A black motion system with two stepper motors. A green circuit board is fixed in a rotating cage in the center, and the entire assembly is on a white base atop a green cutting mat. Wires wind through the assembly.

Pi-lomar Puts An Observatory In Your Hands

Humans have loved looking up at the night sky for time immemorial, and that hasn’t stopped today. [MattHh] has taken this love to the next level with the Pi-lomar Miniature Observatory.

Built with a Raspberry Pi 4, a RPi Hi Quality camera, and a Pimoroni Tiny2040, this tiny observatory does a solid job of letting you observe the night sky from the comfort of your sofa (some assembly required). The current version of Pi-lomar uses a 16mm ‘telephoto’ lens and the built-in camera libraries from Raspbian Buster. This gives a field of view of approximately 21 degrees of the sky.

While small for an observatory, there are still 4 spools of 3D printing filament in the five different assemblies: the Foundation, the Platform, the Tower, the Gearboxes and the Dome. Two NEMA 17 motors are directed by the Tiny2040 to keep the motion smoother than if the RPi 4 was running them directly. The observatory isn’t waterproof, so if you make your own, don’t leave it out in the rain.

If you’re curious how we might combat the growing spectre of light pollution to better our nighttime observations, check out how blinking can help. And if you want to build a (much) larger telescope, how about using the Sun as a gravitational lens?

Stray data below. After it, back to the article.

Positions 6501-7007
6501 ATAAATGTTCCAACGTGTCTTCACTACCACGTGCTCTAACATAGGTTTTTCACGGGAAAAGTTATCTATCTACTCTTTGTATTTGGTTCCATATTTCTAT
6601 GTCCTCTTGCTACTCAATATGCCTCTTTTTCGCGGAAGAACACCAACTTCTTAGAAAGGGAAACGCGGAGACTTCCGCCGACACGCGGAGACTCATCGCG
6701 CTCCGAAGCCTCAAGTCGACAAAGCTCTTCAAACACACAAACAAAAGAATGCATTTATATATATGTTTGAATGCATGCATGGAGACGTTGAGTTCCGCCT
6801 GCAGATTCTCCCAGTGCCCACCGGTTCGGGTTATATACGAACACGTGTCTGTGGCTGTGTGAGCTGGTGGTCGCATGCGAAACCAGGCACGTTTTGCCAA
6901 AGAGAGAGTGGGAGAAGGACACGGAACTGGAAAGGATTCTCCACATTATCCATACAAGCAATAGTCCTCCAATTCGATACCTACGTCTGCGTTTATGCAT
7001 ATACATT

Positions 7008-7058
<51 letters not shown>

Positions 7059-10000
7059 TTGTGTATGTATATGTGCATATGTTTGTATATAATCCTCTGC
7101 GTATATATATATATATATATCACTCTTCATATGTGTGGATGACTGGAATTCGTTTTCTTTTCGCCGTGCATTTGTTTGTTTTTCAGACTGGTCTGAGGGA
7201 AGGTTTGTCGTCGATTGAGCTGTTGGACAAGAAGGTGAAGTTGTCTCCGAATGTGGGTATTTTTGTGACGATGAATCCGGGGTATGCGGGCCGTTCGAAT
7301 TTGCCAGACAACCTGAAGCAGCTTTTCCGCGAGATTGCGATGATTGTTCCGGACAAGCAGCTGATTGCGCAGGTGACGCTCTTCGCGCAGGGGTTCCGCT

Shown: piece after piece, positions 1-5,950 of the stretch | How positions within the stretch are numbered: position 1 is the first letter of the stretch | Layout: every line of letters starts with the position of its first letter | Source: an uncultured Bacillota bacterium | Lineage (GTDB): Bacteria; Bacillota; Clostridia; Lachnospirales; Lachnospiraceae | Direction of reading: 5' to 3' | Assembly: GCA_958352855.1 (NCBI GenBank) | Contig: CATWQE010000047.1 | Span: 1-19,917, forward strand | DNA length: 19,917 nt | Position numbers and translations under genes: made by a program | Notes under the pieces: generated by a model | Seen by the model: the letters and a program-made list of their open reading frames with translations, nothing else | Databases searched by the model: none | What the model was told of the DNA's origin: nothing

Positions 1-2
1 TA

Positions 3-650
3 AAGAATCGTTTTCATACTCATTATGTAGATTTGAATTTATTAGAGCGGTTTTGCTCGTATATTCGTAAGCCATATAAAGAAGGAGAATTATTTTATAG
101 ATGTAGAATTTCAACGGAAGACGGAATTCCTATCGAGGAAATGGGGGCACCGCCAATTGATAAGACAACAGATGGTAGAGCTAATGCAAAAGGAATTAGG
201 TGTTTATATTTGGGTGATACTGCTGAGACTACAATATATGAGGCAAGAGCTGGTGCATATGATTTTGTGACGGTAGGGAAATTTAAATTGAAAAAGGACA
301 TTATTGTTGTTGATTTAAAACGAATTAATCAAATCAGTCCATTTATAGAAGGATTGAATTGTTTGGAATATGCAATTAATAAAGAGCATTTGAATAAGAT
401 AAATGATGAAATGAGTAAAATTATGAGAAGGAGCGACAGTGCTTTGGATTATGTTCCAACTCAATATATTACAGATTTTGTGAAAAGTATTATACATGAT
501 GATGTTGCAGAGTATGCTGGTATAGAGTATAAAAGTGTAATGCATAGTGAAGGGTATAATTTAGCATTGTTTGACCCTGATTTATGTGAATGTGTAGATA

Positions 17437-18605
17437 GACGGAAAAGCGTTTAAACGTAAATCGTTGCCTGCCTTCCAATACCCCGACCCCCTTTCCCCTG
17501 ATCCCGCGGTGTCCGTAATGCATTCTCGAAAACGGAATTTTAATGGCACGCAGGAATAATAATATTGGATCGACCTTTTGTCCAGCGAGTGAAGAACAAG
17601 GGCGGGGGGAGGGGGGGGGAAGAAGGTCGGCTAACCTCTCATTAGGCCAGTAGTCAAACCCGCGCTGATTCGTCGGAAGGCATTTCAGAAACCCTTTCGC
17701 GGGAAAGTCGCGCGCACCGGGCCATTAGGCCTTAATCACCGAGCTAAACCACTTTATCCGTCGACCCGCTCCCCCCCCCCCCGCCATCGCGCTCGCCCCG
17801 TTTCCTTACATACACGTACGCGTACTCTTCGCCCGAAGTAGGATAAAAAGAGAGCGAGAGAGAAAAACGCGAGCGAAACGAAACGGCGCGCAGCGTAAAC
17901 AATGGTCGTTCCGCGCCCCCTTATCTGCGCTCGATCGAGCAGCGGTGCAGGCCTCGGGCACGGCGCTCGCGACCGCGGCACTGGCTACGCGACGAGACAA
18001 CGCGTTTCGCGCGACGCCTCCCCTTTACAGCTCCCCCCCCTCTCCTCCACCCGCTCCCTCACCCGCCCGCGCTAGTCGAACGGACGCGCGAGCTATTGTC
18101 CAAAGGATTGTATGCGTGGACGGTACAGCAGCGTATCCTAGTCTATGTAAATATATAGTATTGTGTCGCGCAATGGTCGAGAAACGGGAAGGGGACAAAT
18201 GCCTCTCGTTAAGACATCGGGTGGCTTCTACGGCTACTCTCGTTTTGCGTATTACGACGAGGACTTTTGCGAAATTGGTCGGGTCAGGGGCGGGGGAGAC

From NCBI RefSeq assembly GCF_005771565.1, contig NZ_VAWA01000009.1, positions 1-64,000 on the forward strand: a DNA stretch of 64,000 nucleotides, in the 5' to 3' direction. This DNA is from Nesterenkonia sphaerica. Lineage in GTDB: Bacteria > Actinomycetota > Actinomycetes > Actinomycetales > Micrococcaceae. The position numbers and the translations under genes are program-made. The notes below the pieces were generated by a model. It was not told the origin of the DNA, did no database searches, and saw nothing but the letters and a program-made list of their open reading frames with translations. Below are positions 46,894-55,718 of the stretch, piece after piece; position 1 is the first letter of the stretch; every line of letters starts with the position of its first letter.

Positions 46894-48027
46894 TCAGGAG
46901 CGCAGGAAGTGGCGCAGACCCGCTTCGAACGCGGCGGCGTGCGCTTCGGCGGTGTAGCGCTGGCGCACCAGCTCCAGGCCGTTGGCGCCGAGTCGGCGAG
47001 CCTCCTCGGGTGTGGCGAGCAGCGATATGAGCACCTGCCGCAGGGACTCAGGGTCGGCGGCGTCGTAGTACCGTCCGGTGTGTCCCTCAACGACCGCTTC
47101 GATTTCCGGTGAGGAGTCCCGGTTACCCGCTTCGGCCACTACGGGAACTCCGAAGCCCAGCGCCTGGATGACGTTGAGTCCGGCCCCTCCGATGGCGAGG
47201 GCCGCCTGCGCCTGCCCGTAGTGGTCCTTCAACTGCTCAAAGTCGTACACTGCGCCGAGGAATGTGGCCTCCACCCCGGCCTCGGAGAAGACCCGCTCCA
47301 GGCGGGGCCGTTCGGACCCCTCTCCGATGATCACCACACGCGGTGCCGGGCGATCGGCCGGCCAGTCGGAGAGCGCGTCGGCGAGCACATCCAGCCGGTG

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Mini DDR Cabinet Gets Maximum Upgrade

Those shrunken-down arcade cabinets are a nifty idea, but they sure do suck in practice. At least, the Dance Dance Revolution game is full of empty promises. With the $25 cabinet, all you get are three songs that come out of a crappy little speaker, and a not-great display to match.

[BigRig Creates] endeavored to make it better, however, and managed to cram a Raspberry Pi 4 in the cabinet without disturbing the stock components too much. They did have to trim every extraneous piece of plastic from the inside of the cabinet and trim the I/O pins down, but it fit.

What didn’t fit are the fans that [BigRig Creates] needed once it was clear that it was necessary to overclock the Pi. As [BigRig Creates] points out, a custom PCB would have saved some room. And perhaps time. And definitely some wires.